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Eta-1 (Osteopontin): An Early Component of Type-1 (Cell-Mediated) Immunity

Science  04 Feb 2000:
Vol. 287, Issue 5454, pp. 860-864
DOI: 10.1126/science.287.5454.860

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Abstract

Cell-mediated (type-1) immunity is necessary for immune protection against most intracellular pathogens and, when excessive, can mediate organ-specific autoimmune destruction. Mice deficient in Eta-1 (also called osteopontin) gene expression have severely impaired type-1 immunity to viral infection [herpes simplex virus–type 1 (KOS strain)] and bacterial infection (Listeria monocytogenes) and do not develop sarcoid-type granulomas. Interleukin-12 (IL-12) and interferon-γ production is diminished, and IL-10 production is increased. A phosphorylation-dependent interaction between the amino-terminal portion of Eta-1 and its integrin receptor stimulated IL-12 expression, whereas a phosphorylation-independent interaction with CD44 inhibited IL-10 expression. These findings identify Eta-1 as a key cytokine that sets the stage for efficient type-1 immune responses through differential regulation of macrophage IL-12 and IL-10 cytokine expression.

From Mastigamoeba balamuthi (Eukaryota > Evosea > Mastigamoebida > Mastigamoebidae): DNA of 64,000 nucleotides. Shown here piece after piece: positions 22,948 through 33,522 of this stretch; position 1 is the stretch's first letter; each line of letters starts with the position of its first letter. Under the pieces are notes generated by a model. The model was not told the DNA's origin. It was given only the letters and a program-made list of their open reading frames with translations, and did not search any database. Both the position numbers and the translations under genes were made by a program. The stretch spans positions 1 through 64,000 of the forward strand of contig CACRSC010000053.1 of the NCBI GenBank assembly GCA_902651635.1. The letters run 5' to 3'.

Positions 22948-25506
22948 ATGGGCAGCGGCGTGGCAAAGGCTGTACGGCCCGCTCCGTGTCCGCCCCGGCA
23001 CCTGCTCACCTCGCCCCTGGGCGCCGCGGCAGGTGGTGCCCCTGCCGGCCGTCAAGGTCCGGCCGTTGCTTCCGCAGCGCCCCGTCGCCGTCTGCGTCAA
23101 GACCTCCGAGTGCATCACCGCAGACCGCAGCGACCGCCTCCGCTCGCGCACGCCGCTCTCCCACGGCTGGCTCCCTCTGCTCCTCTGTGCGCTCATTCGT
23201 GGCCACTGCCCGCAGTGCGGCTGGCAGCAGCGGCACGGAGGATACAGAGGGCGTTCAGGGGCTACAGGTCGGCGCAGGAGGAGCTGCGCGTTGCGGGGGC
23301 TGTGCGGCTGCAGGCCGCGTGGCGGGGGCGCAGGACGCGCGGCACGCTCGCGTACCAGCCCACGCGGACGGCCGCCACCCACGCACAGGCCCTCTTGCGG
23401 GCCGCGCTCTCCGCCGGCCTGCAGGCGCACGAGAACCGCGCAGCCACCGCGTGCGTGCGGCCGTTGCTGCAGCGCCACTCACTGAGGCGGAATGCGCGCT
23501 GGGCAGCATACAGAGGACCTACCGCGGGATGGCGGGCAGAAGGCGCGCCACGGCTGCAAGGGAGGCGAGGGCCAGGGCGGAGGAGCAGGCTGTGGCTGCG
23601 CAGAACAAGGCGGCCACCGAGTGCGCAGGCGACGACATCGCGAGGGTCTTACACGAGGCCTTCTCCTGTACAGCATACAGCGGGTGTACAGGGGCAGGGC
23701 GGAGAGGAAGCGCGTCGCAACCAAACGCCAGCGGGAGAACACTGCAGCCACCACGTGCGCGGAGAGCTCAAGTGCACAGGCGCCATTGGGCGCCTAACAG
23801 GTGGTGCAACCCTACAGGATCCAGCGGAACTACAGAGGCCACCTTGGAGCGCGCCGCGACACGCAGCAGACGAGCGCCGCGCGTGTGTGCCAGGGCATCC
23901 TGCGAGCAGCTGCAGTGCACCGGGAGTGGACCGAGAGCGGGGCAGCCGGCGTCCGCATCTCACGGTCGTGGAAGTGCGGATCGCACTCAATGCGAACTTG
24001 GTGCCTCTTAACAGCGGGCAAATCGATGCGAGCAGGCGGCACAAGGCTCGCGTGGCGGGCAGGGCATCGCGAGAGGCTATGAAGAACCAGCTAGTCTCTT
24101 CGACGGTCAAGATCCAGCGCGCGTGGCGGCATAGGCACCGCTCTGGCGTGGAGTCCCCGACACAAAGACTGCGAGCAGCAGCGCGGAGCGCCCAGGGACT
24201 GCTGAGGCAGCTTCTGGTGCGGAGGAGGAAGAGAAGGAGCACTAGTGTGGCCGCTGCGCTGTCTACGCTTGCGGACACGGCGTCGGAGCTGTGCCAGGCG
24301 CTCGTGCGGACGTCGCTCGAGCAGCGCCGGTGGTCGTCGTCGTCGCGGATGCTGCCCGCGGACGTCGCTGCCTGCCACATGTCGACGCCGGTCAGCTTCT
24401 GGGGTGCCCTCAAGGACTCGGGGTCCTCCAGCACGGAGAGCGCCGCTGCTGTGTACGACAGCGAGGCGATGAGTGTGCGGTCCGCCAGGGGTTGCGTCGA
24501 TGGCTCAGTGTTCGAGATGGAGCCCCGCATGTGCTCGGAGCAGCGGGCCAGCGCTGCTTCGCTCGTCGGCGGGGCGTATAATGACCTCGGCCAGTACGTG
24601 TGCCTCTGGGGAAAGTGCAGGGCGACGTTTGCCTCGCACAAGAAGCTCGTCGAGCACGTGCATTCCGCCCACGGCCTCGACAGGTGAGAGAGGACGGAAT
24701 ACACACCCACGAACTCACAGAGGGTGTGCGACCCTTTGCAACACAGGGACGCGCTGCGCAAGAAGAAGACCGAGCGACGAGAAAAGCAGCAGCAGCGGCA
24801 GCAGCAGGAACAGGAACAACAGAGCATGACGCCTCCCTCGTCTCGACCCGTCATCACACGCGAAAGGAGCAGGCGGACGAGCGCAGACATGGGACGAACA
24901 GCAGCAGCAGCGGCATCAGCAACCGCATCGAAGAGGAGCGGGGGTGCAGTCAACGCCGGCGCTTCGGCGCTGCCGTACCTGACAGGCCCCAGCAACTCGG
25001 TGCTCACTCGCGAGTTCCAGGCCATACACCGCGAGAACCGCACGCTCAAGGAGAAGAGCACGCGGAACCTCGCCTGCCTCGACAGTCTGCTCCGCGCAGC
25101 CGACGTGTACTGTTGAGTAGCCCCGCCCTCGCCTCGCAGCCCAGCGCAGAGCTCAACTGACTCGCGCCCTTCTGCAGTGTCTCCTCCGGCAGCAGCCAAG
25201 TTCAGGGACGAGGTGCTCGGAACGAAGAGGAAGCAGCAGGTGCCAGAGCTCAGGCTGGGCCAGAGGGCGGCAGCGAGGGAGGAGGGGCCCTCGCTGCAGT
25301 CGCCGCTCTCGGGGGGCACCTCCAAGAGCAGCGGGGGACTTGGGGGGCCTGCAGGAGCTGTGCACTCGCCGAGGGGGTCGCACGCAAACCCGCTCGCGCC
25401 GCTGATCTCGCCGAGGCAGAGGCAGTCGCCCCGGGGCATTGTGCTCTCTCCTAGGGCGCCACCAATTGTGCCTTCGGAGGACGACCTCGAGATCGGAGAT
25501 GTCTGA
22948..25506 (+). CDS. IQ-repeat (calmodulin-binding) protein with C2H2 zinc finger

• * These authors contributed equally to this work.

  • Present address: Division of Radiation and Cancer Biology, New England Medical Center, 750 Washington Street, Boston, MA 02111, USA.

  • To whom correspondence should be addressed. E-mail: Harvey_Cantor{at}DFCI.harvard.edu

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